Importance of Falls Prevention in the Elderly

Falls are a major public health concern with around 30% of adults aged over 65 experiencing around one fall each year accounting for 40% of injury-related deaths in this age population. One of the most life-threatening injuries caused by falls are hip fractures due to postoperative complications or from effects of bedrest leading to death in around 25% of people. With this being said it is extremely important not only to prevent falls, but to know how to minimise the impact of falls. (“Info about falls | Australian and New Zealand Falls Prevention Society”, 2021).

To identify your risk of falls you can take a short falls risk assessment here:

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Preventing falls:

Some things that can be done immediately to decrease the risk of falls include:

  • Arrange your house so there are minimal tripping hazards around
  • Have your hearing and vision checked regularly
  • Limit the amount of alcohol you drink as this decreases balance and reaction time
  • Stand up slowly to avoid dizziness due to sudden changes in blood pressure
  • Wear non-slip socks and shoes
  • If you think your medication is causing you dizziness as a side effect, tell your doctor as there may be a better option for you.
  • Always tell your doctor if you have fallen since your last check-up, even if you weren’t hurt
  • Especially if you are at a very high risk of falls, it can be useful to obtain an emergency button on a necklace or bracelet that you can wear when you’re alone

An exercise program designed for your needs can significantly reduce your risk of falls. An accredited Exercise Physiologist can help with this.

(Liu-Ambrose et al., 2019).

Preventing falls through physical activity:

  • Stay physically active!
  • Increase balance and reaction time
  • Increase bone density to decrease the likeliness of fractures due to falls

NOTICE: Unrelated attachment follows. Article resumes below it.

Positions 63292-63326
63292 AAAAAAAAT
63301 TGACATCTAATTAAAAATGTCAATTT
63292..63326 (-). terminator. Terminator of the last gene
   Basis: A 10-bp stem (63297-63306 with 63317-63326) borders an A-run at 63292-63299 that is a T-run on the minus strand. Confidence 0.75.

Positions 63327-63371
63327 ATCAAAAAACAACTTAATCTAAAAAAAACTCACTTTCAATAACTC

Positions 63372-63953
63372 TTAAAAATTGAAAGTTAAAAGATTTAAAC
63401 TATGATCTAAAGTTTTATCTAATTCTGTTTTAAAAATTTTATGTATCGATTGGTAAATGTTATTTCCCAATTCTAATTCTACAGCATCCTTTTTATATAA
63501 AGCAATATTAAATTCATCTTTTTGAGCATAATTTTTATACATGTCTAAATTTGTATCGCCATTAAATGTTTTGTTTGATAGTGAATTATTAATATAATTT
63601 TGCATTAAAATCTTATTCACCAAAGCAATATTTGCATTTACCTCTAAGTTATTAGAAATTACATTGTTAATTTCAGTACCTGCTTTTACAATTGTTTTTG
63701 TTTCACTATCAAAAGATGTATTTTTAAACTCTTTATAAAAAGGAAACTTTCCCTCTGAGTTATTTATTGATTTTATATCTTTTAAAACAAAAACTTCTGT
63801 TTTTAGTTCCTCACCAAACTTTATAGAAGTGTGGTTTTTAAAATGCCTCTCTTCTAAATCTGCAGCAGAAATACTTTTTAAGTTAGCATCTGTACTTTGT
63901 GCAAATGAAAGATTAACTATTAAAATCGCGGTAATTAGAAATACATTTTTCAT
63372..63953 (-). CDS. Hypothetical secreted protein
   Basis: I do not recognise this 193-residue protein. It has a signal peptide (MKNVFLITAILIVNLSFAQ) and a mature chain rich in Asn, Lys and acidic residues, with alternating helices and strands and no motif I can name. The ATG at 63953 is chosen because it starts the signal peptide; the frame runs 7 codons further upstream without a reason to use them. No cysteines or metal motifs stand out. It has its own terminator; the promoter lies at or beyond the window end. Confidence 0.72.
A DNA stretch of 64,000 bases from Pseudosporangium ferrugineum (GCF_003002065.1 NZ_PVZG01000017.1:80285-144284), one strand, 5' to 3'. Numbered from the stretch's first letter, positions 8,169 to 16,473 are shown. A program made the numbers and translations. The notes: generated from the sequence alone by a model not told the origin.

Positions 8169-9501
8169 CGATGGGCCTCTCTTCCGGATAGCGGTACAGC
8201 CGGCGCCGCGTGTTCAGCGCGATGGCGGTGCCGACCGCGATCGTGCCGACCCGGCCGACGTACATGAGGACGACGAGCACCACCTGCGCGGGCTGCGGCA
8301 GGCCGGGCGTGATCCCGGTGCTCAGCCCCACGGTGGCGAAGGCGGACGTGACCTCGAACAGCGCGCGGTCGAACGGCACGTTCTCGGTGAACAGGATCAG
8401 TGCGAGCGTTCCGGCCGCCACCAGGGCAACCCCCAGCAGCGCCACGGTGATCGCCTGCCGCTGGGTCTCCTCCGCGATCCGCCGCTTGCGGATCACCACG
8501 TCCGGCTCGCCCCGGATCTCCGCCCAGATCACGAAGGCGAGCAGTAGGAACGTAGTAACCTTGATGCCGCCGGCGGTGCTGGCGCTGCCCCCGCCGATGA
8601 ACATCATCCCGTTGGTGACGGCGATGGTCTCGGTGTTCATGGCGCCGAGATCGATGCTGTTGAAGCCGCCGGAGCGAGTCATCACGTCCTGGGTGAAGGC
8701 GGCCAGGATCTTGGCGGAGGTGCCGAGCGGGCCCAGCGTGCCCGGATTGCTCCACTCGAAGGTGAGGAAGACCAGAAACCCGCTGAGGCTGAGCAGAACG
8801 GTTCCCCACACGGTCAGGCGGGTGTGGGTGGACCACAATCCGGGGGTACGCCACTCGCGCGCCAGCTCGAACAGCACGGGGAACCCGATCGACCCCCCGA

• Increase strength (this can help you to catch yourself or get up after a fall)

(Lee & Kim, 2016).

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Getting up after a fall:

Especially if your risk of falls is quite high, it can be very beneficial to be prepared if the event does occur.

Falling can be quite startling and upsetting, so if it does occur:

  • Try to remain calm. Remain on the ground for a few moments to allow the shock to wear off so you can properly decide if you are hurt.
  • If no help is available, carefully roll over to your side.
  • Slowly get onto your hands and knees and crawl to a stable chair.
  • Hold the seat of the chair and slide one foot forward so it’s flat on the ground and try to bring your body to turn around and sit on the chair.
  • If you are hurt or can’t get up on your own, call 000.

(“Prevent Falls and Fractures”, 2021).

The idea of falling can be a scary one, however, there is a lot you can do to protect yourself or a loved one! For help getting started, speak to one of our lovely staff members at Studio X Phys.

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Info about falls | Australian and New Zealand Falls Prevention Society. (2021). Retrieved 22 April 2021, from

Liu-Ambrose, T., Davis, J., Best, J., Dian, L., Madden, K., & Cook, W. et al. (2019). Effect of a Home-Based Exercise Program on Subsequent Falls Among Community-Dwelling High-Risk Older Adults After a Fall. JAMA, 321(21), 2092.

Lee, S., & Kim, H. (2016). Exercise Interventions for Preventing Falls Among Older People in Care Facilities: A Meta-Analysis. Worldviews On Evidence-Based Nursing, 14(1), 74-80.

Prevent Falls and Fractures. National Institute on Aging. (2021). Retrieved 22 April 2021, from


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